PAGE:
A Criticism

If a critical spirit were a spiritual gift I would be a guru.

But like most vices, its easily enough dismissed as something positive. I can quite naturally present it as discernment. I can lead others to believe it is a sign of wisdom: I understand the real problem. I really know how to size up the situation.

But in the end it is nothing more than one of the vilest sins a Christian can commit. A critical spirit is in this way a manifestation of pride itself. Pride is, of course, the most frequently repudiated attitude in the Bible. But in many Christian circles today, it has been downgraded as a personality trait of learned men, who can really express themselves only in this way. We act as though a critical spirit is a privilege of the elite.

But then there is Jesus, the logos made flesh: who humbled himself and became a servant. Instead of condescending criticism he chose a water basin and a towel; instead of a caustic attitude a cross.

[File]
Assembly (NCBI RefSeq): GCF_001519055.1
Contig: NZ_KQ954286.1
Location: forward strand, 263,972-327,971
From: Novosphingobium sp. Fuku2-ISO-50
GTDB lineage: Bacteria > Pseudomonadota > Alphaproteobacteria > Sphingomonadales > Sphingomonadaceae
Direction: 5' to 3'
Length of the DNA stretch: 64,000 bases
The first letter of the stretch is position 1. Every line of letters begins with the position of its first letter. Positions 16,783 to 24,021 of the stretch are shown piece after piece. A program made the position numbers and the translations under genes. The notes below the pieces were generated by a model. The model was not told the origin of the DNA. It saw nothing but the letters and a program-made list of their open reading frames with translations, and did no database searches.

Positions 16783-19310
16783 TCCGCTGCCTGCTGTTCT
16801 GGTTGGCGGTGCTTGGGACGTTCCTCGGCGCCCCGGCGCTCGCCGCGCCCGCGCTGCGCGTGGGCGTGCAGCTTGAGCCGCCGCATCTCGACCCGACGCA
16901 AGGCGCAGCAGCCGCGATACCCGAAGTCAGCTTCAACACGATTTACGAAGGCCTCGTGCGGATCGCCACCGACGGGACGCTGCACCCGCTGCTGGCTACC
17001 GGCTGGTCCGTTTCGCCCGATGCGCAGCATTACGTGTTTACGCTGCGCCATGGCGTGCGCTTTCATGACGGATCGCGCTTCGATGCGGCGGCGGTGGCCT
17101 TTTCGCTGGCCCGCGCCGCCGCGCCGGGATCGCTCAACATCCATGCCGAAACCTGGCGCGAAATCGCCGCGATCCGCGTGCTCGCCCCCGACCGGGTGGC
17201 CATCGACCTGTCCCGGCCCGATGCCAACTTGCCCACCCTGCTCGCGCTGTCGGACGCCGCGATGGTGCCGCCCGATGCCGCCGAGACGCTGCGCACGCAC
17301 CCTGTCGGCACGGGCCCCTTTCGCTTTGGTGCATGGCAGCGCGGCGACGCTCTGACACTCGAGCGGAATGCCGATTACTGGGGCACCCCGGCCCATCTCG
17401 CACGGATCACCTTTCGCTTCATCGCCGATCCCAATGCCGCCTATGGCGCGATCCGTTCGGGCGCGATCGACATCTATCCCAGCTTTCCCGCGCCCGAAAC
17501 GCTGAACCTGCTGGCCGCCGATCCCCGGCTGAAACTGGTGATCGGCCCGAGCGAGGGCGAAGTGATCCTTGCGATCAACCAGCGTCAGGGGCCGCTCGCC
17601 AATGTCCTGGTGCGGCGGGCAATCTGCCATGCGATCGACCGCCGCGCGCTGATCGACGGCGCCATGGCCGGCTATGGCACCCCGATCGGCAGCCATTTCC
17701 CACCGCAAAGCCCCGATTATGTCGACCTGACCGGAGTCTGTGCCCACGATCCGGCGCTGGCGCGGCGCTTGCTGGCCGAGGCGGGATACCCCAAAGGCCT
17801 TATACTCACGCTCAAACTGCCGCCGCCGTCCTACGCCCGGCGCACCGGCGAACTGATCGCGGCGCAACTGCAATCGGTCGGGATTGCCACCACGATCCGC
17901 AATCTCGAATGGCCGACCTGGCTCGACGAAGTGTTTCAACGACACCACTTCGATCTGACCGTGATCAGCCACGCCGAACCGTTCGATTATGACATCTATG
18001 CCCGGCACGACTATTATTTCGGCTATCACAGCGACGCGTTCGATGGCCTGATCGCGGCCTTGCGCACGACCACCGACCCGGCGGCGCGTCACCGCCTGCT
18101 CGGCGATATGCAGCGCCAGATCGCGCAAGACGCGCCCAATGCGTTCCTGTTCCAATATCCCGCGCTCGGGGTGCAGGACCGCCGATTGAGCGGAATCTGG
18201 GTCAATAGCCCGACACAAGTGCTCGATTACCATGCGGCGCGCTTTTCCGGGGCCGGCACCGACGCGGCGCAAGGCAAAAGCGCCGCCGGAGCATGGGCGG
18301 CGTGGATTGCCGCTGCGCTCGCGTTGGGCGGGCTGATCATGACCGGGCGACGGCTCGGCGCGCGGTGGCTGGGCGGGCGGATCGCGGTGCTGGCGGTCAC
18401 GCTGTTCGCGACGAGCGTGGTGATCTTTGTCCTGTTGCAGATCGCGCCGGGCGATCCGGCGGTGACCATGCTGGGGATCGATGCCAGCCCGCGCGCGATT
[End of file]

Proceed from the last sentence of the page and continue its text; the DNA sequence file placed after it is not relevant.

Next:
If I am to criticize someone it should be myself for not being more like him. In this way the only truly constructive criticism is self-criticism.Thus, this post is written for no one but myself, but I suppose even in publishing it, to some measure, I’m betraying my own words.

After all, I am the only person I can really change. God help me.

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Dan DeWitt (PhD, Southern Seminary) serves on faculty at Cedarville University as the founding director of the Center for Biblical Apologetics and Public Christianity. Dan and his wife April live in Cedarville, OH, with their four children: Isaiah, Micah, Josiah, and Addilynn Joy. Dan is an author of multiple books and posts regularly on his blog theolatte.com